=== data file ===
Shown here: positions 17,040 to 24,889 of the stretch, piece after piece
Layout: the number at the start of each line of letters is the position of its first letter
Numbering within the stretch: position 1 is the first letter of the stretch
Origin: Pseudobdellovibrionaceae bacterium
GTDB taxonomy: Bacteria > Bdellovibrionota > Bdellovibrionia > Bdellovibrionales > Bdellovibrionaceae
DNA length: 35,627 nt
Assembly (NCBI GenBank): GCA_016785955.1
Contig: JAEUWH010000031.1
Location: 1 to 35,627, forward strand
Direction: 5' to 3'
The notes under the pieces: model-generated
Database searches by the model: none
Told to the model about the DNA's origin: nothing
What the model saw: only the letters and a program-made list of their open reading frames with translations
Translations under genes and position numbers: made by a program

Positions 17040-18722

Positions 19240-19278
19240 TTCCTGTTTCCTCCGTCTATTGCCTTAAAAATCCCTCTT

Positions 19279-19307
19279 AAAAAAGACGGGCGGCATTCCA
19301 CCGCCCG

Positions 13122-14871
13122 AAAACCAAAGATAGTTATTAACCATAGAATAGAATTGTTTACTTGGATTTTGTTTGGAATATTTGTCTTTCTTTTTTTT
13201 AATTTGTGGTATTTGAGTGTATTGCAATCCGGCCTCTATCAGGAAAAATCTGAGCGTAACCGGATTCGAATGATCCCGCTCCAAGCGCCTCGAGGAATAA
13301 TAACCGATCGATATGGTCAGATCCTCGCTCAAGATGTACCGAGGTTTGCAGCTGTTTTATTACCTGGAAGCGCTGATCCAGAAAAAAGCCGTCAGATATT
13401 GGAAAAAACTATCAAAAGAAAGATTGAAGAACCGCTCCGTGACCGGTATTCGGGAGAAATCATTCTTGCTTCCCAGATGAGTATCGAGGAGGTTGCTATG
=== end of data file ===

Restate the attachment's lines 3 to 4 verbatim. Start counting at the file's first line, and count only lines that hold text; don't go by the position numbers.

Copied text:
Numbering within the stretch: position 1 is the first letter of the stretch
Origin: Pseudobdellovibrionaceae bacterium